In addition, GAO determined in July 2014 that CMS has issued guidance for some but not all contractors about when duplicative reviews are permitted. CMS has issued guidance for RAs and the CERT contractor about whether they may conduct duplicative claims reviews. For example, CMS’s manual for the CERT contractor states that it should select and review a random sample of claims regardless of whether they have been reviewed by other contractors, in order to establish the Medicare improper payment rate accurately. However, GAO found that CMS has not developed complete guidance for ZPICs and MACs about whether they are permitted to duplicate other contractors’ claims reviews. CMS’s Medicare Program Integrity Manual states that ZPICs should work with other contractors to avoid duplication of efforts, but does not address whether reviewing a claim that another contractor had reviewed would be considered a duplication of efforts. Representatives from a ZPIC and some CMS officials stated that ZPICs are allowed to conduct duplicative claims reviews, but some CMS officials stated that ZPICs may not duplicate reviews conducted by RAs or MACs. CMS’s Medicare Program Integrity Manual also states only that MACs are not permitted to duplicate the ZPICs’ claims reviews and does not address whether MACs are permitted to duplicate RA claims reviews. Although a CMS official stated that MACs are not permitted to conduct duplicative reviews, representatives from two of the three MACs we spoke with believed that CMS permitted them to duplicate some contractors’ reviews. Written guidance stating explicitly which contractors may conduct duplicative claims reviews is important to prevent inappropriate duplication among the contractors. It is also consistent with federal internal control standards, which call for agencies to establish control activities that enforce management’s directives.
CMS conducts a quarterly review of a random sample of claims that RAs entered into the Recovery Audit Data Warehouse to ensure the information is timely and accurate.
Also, CMS’s Medicare Program Integrity Manual states that RAs are prohibited from reviewing claims that have been reviewed by other contractors.
In order to improve the efficiency and effectiveness of Medicare postpayment claims review efforts and to prevent inappropriate duplicative claims reviews among Medicare contractors, in July 2014 GAO recommended that the Administrator of CMS take the following two actions:
Because GAO found that CMS does not have sufficient information to determine whether its contractors are conducting inappropriate duplicative claims reviews, the extent of any inappropriate duplication and the potential costs due to any resulting unnecessary burden on providers and contractors could not be determined. However, taking these actions should help ensure that Medicare contractors conduct efficient and effective postpayment claims reviews and avoid inappropriate duplication.
The information contained in this analysis is based on findings from GAO’s July 2014 report listed in the related GAO products section. To conduct this work, GAO reviewed CMS documents to identify requirements for contractors to prevent inappropriate duplicative claims reviews. To assess whether the Recovery Audit Data Warehouse could be used to estimate the number of times in 2012 that a contractor reviewed a claim for which an RA had also initiated a review, GAO reviewed relevant documentation and data from the Recovery Audit Data Warehouse, and interviewed CMS officials. GAO also interviewed CMS officials about what types of duplicative claims reviews the agency considers appropriate and inappropriate, the reliability of the data the agency had on duplication, and the agency’s efforts to limit inappropriate duplicative claims reviews. GAO interviewed representatives from all 4 RAs, the CERT contractor, and a nongeneralizable sample of 3 of the 16 MACs and 3 of the 6 ZPICs to learn about any steps the contractors take to prevent duplication. GAO selected 2 of the 12 MACs that process Part A and B claims and 1 of the 4 MACs that process claims for DME. GAO selected those MACs because they had been in operation for at least 6 months, performed postpayment claims reviews in 2012, and were geographically diverse. GAO selected ZPICs that had been in operation for at least 1 year and whose service areas included some of the same states served by the 3 MACs in the sample.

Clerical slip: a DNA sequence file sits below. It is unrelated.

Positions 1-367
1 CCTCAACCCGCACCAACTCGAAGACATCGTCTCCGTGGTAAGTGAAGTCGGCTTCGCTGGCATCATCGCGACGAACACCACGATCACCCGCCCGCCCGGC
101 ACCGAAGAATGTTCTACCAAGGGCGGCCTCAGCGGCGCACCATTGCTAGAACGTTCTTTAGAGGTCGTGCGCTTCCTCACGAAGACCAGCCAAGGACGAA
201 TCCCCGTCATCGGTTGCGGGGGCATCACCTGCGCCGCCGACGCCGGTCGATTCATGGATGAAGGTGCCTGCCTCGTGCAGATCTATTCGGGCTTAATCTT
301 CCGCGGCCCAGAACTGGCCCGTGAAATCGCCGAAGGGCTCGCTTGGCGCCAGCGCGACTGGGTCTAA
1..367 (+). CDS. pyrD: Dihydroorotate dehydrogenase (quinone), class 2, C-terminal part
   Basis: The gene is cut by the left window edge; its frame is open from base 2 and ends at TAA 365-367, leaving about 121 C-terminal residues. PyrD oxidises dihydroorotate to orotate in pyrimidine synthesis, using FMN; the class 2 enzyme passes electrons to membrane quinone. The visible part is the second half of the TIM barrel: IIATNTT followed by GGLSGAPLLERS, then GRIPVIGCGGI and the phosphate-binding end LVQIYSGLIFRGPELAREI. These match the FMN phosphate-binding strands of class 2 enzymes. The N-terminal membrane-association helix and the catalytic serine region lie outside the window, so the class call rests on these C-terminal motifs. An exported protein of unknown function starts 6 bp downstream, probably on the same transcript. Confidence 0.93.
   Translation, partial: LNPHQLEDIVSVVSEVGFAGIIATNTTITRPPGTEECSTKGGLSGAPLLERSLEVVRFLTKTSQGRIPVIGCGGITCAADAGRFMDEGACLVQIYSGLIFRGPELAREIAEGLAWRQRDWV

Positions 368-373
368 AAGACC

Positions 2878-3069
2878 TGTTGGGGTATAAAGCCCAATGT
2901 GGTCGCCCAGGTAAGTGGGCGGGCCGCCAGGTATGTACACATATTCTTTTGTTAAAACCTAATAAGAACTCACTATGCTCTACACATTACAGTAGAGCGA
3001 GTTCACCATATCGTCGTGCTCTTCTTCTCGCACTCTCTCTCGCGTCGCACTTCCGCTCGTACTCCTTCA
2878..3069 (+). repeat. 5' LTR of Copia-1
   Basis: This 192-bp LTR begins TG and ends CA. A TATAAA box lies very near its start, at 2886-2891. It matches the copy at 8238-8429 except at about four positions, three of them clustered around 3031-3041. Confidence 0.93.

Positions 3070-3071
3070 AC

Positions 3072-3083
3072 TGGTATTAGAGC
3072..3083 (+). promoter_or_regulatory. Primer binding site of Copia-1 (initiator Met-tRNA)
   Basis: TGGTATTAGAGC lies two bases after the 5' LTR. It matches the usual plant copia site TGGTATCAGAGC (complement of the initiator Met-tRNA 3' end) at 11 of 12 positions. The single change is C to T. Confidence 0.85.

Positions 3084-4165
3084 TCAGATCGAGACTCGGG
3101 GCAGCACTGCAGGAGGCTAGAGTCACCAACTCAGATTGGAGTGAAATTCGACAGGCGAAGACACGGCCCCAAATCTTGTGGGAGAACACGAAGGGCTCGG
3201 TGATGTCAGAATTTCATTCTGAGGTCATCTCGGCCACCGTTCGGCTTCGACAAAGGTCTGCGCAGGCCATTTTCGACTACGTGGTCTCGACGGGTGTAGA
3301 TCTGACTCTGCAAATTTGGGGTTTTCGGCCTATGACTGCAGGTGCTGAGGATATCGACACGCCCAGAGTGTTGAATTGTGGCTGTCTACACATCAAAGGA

In commenting on the July 2014 report on which this analysis is based, HHS agreed with GAO’s findings and concurred with GAO’s recommendations that CMS monitor the Recovery Audit Data Warehouse and develop complete guidance to define contractors’ responsibilities regarding duplicative claims reviews. HHS also described steps it plans to take to remedy the issues GAO identified. For example, HHS stated it would update its guidance for contractors and would explore ways for HHS and contractors to be alerted when data are not entered into the Recovery Audit Data Warehouse within a certain time frame.
GAO provided a draft of this report section to HHS for review and comment, and HHS had no comments.
For additional information about this area, contact Kathleen M. King at (202) 512-7114 or email@example.com.
The Centers for Medicare & Medicaid Services (CMS) within the Department of Health and Human Services (HHS) has taken steps to prevent its contractors from conducting certain duplicative postpayment claims reviews—reviews of the same claims that are not permitted by the agency—but CMS neither has reliable data nor provides sufficient oversight and guidance to measure and fully prevent duplicat...
The Centers for Medicare & Medicaid Services' (CMS) contractors that conduct postpayment reviews on Medicare fee-for-service (FFS) claims were established by different legislative actions; are managed by different offices within CMS; and serve different functions in the program. These contractors include (1) Medicare Administrative Contractors that process and pay claims and are responsible for ta...